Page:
Knowledge about IP management is becoming more and more important for the success of SMEs during the fourth industrial revolution, but many SMEs and startups still do not utilize it to its full extent. This is not only caused by a lack of resources, but in many cases by a lack of awareness about the opportunities that lie in IP or also the risks, which negligence of IP poses. At the same time, more and more topics are becoming important to the knowledge economy, which companies have to deal with in order to gain sustainable competitive advantages. In addition to digital technologies and their special features in relation to IP, this includes above all the issues of sustainability.

In order to meet these topics as up-to-date as possible and with high professional standards and at the same time with practical implementation relevance EPO and CEIPI collaborate in a co-labelled University Diploma tailored to the needs of SMEs to train students from SMEs along the job. The topics of all courses are chosen based on the relevance, which they have for SMEs to become and stay successful with IP.

The Diploma is a one-year course, where 8 modules have to be taken from 4 compulsory and 7 elective modules by each student. The modules are also available standalone as University Certificates. Here is the list of compulsory and elective modules:

Compulsory courses:

  • IP Strategy Development
  • IP Valuation (I)
  • Integrated IP and Innovation Management
  • IP in the Industry 4.0

Courses to choose from (4 among the 7 offered including at least 1 EPO module):

  • IP Valuation (II)
  • Quality in Operational IP Management
  • IP Portfolio Management and Controlling
  • Leadership in IP management
  • IP for SME and Startups (EPO)
  • IP in digital Technologies (EPO)
  • IP in corporate sustainability (EPO)

The content of the first eight modules can be seen here with lecture material examples: Diplôme Universitaire IP Business Administration (DU IPBA) – IP Business Academy

The content of the new modules will comprise:

IP for SME and Startups

This University Certificate is designed to teach a basic understanding of all types of IP and their use to make businesses more successful. Also, it discusses the unique perspectives of startups, technology transfer and SMEs regarding the utilization of IP, e.g. the role of IP in funding and investment. The content covers important SME-relevant topics such as the role of IP in financing, the acquisition of investments, and the use of IP in the commercialization and monetization of innovation. In addition:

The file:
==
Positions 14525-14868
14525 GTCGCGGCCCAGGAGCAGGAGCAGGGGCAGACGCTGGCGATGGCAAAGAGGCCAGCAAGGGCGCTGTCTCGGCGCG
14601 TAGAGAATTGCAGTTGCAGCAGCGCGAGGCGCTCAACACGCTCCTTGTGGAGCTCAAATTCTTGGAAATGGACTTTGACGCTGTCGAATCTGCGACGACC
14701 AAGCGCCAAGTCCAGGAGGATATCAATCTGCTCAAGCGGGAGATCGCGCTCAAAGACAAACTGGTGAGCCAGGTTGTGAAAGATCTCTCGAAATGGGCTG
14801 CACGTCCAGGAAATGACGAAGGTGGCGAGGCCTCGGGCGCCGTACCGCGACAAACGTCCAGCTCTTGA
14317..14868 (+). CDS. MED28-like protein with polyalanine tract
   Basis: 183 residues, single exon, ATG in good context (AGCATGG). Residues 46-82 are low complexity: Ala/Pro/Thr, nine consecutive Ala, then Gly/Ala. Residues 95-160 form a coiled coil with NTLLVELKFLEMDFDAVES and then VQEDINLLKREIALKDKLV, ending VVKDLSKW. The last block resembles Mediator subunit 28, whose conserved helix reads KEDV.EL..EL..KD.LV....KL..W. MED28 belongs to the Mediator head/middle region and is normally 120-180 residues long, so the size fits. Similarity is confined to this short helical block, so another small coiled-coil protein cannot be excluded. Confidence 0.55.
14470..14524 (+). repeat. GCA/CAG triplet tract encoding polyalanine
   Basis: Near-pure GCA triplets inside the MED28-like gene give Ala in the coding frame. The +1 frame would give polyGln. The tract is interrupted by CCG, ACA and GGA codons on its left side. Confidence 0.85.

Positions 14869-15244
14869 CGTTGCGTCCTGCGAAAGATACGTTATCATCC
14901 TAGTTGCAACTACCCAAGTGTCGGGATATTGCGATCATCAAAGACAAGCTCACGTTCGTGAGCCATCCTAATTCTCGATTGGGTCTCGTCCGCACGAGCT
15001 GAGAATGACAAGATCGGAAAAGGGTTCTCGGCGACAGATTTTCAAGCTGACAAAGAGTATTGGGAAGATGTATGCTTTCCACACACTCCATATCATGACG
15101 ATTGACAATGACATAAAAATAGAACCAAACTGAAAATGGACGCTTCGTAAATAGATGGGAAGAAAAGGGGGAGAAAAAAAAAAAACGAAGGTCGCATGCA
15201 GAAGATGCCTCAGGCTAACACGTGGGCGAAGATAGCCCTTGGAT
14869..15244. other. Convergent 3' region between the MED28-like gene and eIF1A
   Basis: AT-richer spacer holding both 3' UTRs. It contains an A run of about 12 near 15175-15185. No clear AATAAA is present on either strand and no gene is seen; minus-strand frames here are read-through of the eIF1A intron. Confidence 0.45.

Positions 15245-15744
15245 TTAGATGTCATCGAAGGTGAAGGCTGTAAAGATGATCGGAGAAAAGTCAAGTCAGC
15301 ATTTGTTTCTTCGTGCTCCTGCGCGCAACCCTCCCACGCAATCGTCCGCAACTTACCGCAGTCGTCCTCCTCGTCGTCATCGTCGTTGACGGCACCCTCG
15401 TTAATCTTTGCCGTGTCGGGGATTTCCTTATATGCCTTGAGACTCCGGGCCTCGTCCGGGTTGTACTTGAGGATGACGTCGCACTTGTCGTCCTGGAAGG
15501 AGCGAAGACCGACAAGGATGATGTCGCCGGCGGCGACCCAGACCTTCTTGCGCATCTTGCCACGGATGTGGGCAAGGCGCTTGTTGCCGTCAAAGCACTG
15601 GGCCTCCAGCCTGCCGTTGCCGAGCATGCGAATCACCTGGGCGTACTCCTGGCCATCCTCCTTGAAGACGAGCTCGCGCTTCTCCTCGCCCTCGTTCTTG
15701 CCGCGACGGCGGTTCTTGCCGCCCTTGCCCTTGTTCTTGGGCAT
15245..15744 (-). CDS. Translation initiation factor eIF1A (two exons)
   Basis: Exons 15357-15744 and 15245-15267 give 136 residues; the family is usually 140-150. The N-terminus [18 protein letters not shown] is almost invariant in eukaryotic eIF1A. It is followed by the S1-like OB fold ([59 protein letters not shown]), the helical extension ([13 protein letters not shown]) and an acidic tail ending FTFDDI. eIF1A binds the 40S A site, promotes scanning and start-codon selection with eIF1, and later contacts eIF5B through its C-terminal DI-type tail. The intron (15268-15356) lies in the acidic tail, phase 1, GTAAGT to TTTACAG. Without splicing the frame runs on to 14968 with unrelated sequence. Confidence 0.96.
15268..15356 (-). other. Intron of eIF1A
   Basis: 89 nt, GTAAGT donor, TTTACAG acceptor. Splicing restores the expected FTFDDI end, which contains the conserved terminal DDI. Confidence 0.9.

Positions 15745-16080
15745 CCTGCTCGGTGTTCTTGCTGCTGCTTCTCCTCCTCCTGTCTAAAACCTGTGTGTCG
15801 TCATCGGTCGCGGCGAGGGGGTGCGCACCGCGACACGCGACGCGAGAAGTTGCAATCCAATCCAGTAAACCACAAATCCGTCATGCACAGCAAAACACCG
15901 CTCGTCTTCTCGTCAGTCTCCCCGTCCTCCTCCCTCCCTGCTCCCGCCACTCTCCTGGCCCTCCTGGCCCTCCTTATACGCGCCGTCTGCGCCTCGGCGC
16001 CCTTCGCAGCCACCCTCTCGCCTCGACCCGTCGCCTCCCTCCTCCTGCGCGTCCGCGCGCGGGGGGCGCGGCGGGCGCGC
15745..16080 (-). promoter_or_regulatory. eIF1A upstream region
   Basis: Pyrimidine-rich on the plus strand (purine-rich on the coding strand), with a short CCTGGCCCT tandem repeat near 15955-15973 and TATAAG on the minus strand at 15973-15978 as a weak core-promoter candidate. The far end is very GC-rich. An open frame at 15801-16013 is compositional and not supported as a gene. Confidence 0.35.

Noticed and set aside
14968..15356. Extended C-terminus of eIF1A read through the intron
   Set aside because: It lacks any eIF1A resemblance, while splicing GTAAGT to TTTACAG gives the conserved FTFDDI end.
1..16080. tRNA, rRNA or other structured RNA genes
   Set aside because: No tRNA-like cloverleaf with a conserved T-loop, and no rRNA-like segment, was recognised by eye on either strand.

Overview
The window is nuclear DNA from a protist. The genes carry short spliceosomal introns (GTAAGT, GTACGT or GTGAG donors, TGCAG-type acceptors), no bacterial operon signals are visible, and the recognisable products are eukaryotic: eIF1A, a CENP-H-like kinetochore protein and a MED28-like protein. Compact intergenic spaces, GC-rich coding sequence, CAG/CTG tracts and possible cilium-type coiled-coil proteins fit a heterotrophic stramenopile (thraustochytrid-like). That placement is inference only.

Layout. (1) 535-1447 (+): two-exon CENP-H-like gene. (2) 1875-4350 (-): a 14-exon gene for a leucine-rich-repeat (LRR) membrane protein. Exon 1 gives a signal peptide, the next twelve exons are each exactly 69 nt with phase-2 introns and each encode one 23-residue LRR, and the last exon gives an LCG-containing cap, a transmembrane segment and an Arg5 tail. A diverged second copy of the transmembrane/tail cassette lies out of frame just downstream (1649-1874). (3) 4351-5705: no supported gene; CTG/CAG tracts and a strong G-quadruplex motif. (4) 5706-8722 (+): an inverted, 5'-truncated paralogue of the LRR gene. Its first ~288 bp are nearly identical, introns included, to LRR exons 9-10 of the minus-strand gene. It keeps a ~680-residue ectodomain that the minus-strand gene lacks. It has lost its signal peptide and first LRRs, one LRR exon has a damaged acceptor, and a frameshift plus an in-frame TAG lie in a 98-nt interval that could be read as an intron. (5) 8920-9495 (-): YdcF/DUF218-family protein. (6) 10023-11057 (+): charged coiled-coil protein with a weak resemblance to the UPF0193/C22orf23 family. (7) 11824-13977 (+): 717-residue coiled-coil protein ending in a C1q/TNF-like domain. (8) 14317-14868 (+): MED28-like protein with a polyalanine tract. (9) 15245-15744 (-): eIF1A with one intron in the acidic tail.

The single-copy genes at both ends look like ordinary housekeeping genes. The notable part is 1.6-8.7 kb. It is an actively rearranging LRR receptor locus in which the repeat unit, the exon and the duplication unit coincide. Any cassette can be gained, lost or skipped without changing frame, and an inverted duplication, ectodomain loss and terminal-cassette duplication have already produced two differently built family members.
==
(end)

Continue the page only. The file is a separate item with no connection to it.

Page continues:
Protecting their innovations: SMEs often rely on their innovative products, services or processes to differentiate themselves from competitors and stay ahead of the game. Protecting their intellectual property through patents, trademarks, copyrights, and trade secrets can help prevent others from copying or stealing their innovations.

Avoiding legal disputes: SMEs can face legal disputes, if they unknowingly infringe on someone else’s IP rights. Knowledge about IP can help SMEs understand their rights and obligations and avoid potential legal issues.

Enhancing business value: A well-protected IP portfolio can enhance the value of an SME, making it more attractive to investors or potential buyers.

Expanding into new markets: When SMEs expand into new markets, they may encounter different IP laws and regulations. Knowledge about IP can help SMEs navigate these laws and avoid costly mistakes.

Collaborating with others: SMEs may collaborate with other companies, universities, or research institutions to develop new products or technologies. Understanding IP can help SMEs negotiate favorable terms for licensing or sharing IP rights.

These are the ten parts of the University Certificate IP for SME and Startups:

  • Part 1:   IP Framework
  • Part 2:   IP Basics
  • Part 3:   IP Strategy
  • Part 4:   IP Based Exclusivity
  • Part 5:   IP in Funding and Investment
  • Part 6:   IP in Commercialization and monetization
  • Part 7:   IP as an Asset
  • Part 8:   IP Rights acquisition and enforcement
  • Part 9:   IP Risk Management
  • Part 10: The Startup Perspective

IP in digital technologies

This University Certificate explains the specific use of IP in digital use cases and business models. Therefore, it also shows concrete applications of IP in the various key enabling digital technologies, among others, virtual reality, artificial intelligence, robotics, cyber physical systems and blockchain. Finally, also the working methods of digital product development are shown and ways how IP management can be integrated into the existing processes.

Understanding the role of IP in digital technologies can help innovators protect their innovations, avoid legal disputes, and collaborate effectively with others, ultimately driving innovation and growth in the digital economy. It is becoming increasingly important to know about the role of IP in digital technologies: